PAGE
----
To fully appreciate the power of streams, let's review some important codeline concepts and terminology.
The term codeline commonly describes a group of files that evolve together over the life of the software application or application component. A codeline might include source code, build scripts, images, compiled code, and other files that are required to create the application.
The concept of a codeline, however, has context outside of a software development project as well.
A codeline can describe almost any set of files that evolve together in almost any type of project.
As you add objects to a project, they become part of the codeline.
As you modify and save objects, the modifications are incorporated into the codeline.
At the end of the project, the codeline typically contains all the objects necessary to generate the final product.
For the purpose of this discussion, we use the terms codeline and branch synonymously. You can think of a stream as a codeline with some additional features and functionality.
You typically illustrate classic codeline or branch hierarchies using horizontal lines to depict branches, with time moving forward from left to right. Perforce displays streams in a Stream Graph using rounded rectangles, each rectangle representing a separate stream.
Branching is the process of creating a new branch from an existing branch. In the streams world, you branch by defining a new stream.
A stream is a child of the stream from which it was branched. Conversely, the source for a stream is the parent of the stream. A stream that has no parent is called the mainline.
When you create a new stream that is a child of an existing stream, the child stream, by default, automatically inherits some of the properties of the parent stream, which includes the definition of the scope of files contained in the stream.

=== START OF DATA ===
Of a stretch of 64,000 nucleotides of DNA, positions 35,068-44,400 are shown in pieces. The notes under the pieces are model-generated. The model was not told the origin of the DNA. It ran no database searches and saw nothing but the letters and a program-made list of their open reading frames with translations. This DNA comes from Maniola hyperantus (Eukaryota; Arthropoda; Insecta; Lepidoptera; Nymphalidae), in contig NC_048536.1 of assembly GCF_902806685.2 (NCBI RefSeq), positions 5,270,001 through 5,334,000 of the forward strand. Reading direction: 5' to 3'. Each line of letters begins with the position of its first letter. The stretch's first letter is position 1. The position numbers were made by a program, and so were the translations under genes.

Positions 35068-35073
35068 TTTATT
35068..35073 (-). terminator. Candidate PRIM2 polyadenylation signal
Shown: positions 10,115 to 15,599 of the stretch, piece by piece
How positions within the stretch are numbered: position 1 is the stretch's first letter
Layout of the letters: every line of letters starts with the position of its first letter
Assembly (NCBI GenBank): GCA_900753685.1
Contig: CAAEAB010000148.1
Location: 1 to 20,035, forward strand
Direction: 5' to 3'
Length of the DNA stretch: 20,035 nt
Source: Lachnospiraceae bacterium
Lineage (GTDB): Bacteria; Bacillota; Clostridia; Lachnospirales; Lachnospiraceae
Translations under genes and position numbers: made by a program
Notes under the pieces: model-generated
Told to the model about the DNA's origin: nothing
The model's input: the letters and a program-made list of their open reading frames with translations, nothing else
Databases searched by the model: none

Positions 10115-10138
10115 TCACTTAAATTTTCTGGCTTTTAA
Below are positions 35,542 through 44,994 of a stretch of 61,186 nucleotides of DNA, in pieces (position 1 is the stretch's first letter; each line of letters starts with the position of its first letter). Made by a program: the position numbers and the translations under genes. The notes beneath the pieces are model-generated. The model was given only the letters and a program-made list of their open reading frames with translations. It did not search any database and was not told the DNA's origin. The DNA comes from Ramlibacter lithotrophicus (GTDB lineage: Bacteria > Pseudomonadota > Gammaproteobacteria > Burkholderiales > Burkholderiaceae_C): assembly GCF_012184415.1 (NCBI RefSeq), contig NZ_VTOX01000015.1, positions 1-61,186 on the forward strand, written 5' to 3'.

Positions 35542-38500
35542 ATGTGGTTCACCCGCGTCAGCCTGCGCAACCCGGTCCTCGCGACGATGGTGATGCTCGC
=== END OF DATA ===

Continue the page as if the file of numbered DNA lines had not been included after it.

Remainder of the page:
Integration is the process of propagating changes from one stream to another. When you integrate, you might merge the changes in the source stream into the existing files in the target stream or copy the files from the source stream to replace the files in the target stream.
The Stream Graph displays stream relationships and the workflow required to integrate changes across streams.
A stream's type helps you understand how a stream is used. In streams, there are three, predefined stream types: mainline, development, and release. You use release streams to refine and publish the final product while others continue development on future versions in the mainline. You use development streams to work on new product features and functionality without destabilizing the mainline. For example, you would use a development stream to work on new product features and a release stream to hold the files associated with a specific product release.
A streams's type might also establish the relative stability of a stream.
To illustrate some of these concepts let's look at a common codeline model called the mainline model as it would appear using streams.
The general strategy involves:
Copying the non-stream mainline to a stream mainline
Performing your active development in the stream mainline or into related child streams
Merging bug fixes and post-release changes from the non-stream mainline to the stream mainline
Branching new release streams from the stream mainline